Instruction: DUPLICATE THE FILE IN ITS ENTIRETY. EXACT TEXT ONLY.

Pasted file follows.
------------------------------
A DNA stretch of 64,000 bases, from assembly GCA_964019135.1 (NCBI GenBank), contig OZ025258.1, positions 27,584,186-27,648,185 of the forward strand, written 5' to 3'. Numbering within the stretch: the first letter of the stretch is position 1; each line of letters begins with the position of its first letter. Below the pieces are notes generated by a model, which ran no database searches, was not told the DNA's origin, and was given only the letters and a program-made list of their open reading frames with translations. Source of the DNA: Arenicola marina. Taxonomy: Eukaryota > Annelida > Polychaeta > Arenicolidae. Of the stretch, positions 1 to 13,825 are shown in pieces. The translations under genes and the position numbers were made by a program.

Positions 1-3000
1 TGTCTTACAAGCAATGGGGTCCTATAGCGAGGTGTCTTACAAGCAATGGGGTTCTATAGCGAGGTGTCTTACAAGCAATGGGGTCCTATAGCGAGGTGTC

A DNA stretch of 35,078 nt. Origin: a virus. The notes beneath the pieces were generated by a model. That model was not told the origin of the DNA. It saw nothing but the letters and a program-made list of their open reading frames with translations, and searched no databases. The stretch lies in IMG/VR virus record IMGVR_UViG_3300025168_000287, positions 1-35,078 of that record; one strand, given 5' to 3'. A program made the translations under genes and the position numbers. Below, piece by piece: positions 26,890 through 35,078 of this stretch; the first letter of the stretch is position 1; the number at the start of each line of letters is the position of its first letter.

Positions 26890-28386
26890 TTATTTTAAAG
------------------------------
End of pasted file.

A DNA stretch of 64,000 bases, from assembly GCA_964019135.1 (NCBI GenBank), contig OZ025258.1, positions 27,584,186-27,648,185 of the forward strand, written 5' to 3'. Numbering within the stretch: the first letter of the stretch is position 1; each line of letters begins with the position of its first letter. Below the pieces are notes generated by a model, which ran no database searches, was not told the DNA's origin, and was given only the letters and a program-made list of their open reading frames with translations. Source of the DNA: Arenicola marina. Taxonomy: Eukaryota > Annelida > Polychaeta > Arenicolidae. Of the stretch, positions 1 to 13,825 are shown in pieces. The translations under genes and the position numbers were made by a program.

Positions 1-3000
1 TGTCTTACAAGCAATGGGGTCCTATAGCGAGGTGTCTTACAAGCAATGGGGTTCTATAGCGAGGTGTCTTACAAGCAATGGGGTCCTATAGCGAGGTGTC

A DNA stretch of 35,078 nt. Origin: a virus. The notes beneath the pieces were generated by a model. That model was not told the origin of the DNA. It saw nothing but the letters and a program-made list of their open reading frames with translations, and searched no databases. The stretch lies in IMG/VR virus record IMGVR_UViG_3300025168_000287, positions 1-35,078 of that record; one strand, given 5' to 3'. A program made the translations under genes and the position numbers. Below, piece by piece: positions 26,890 through 35,078 of this stretch; the first letter of the stretch is position 1; the number at the start of each line of letters is the position of its first letter.

Positions 26890-28386
26890 TTATTTTAAAG